China’s ‘invisible man’ quits forex role

Simon Rabinovitch

The "invisible man" who held one of the world's most important investment jobs for the past four years in leading the diversification of China's foreign currency wealth has resigned.

Zhu Changhong had been the chief investment officer for the State Administration of Foreign Exchange, the agency that manages China's $3.8 trillion mountain of foreign exchange reserves. He left a starring role at Pimco, the world's largest bond house, to join SAFE in late 2009 and is now expected to return to the private sector, according to two people familiar with his decision.

(Read more: Why a China shadow banking crisis sparks fear)

Trained as a physicist, Mr Zhu earned the "invisible" moniker for his extreme reluctance to make public appearances. He has never given any media interviews, and the only photos of him online are a grainy picture from his student days and an unidentified shot from the time of his return to China.

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But while operating in the shadows, the impact of Mr Zhu, 44, on the management of China's foreign currency riches has become increasingly clear.

SAFE has moved away from the US dollar to a broader range of currencies. It has also shifted away from US government bonds, which used to dominate its portfolio, investing more in corporate debt, in private equity and even in property.

The portion of dollar assets in China's reserves fell to 49 percent as of the end of June 2012 – the most recent detailed figures – down from 69 percent three years earlier, before his arrival, according to an analysis of US Treasury data.

(Read more: Are China shadow banking woes exaggerated?)

China Business News, the local newspaper that was the first to report Mr Zhu's departure from SAFE, cited industry insiders as saying that he had perfectly timed the surge in the Japanese stock market over the past year.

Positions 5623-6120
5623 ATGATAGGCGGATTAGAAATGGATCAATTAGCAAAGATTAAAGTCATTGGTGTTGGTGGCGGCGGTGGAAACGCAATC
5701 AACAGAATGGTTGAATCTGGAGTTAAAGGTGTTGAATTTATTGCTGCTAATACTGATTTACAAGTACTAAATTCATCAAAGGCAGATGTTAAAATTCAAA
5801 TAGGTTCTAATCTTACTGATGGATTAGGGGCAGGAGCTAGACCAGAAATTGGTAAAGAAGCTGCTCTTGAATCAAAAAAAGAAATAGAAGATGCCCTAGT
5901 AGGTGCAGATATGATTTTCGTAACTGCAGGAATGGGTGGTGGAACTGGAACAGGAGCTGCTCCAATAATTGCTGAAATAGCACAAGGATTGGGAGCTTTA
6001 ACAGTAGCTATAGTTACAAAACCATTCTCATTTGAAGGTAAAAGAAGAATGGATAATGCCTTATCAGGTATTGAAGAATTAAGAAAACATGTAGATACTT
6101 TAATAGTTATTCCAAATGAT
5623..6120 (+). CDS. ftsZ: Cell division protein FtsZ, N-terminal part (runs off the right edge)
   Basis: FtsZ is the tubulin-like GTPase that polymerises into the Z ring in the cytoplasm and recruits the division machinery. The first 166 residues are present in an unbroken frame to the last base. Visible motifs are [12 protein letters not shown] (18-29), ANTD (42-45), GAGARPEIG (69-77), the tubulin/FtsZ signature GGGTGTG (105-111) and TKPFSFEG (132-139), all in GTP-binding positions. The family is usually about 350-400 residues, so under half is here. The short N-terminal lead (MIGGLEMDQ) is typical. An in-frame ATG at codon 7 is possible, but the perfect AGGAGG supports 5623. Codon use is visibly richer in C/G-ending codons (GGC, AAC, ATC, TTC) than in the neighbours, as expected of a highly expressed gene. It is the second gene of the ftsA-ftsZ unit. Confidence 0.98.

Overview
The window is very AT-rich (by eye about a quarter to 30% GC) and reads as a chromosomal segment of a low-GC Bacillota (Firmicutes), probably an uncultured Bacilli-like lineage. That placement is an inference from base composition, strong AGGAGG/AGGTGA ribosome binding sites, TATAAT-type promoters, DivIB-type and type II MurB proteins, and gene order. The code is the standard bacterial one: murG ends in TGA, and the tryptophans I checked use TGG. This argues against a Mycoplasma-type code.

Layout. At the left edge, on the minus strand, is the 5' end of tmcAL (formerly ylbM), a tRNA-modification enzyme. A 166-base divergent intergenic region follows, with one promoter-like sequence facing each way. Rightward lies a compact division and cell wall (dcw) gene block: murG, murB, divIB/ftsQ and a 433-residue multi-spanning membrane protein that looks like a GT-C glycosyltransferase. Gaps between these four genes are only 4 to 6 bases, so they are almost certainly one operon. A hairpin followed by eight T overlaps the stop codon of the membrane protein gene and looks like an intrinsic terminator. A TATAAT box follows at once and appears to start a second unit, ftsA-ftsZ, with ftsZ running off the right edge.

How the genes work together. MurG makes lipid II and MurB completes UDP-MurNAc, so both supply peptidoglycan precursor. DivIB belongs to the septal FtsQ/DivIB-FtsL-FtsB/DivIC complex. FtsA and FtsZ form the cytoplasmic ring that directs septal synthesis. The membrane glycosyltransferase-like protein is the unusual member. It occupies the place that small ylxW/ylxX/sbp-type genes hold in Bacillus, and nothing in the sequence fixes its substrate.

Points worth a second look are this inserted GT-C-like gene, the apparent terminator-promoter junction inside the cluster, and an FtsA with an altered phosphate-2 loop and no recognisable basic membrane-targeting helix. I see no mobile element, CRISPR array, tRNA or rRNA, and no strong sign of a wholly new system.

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SAFE's more aggressive investment stance under Mr Zhu has also allowed the agency to overshadow China Investment Corp as the primary vehicle for diversifying the country's foreign currency holdings. CIC had been established in 2007 as China's official sovereign wealth fund and was given a specific mandate to earn a higher return on the country's bulging foreign exchange reserves.

But the central bank, which controls SAFE, has long been uncomfortable with handing money over to CIC because the fund operates under the auspices of the finance ministry. As a result, it has fought to keep the vast bulk of the reserves in SAFE's hands, transferring less cash to CIC than had been expected. Mr Zhu's strong investment record was seen as helping to justify that stance.

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Mr Zhu, who holds a doctorate in physics from the University of Chicago, worked at Bank of America before joining Pimco in 1999. He led Pimco's derivatives desk and also managed a series of hedge funds for the bond house before moving back to China.

His departure from SAFE is the second major personnel change for China's sovereign wealth funds in recent days. Last week, people familiar with the matter told the Financial Times that Gao Xiqing, the founding president of CIC, was set to step down.

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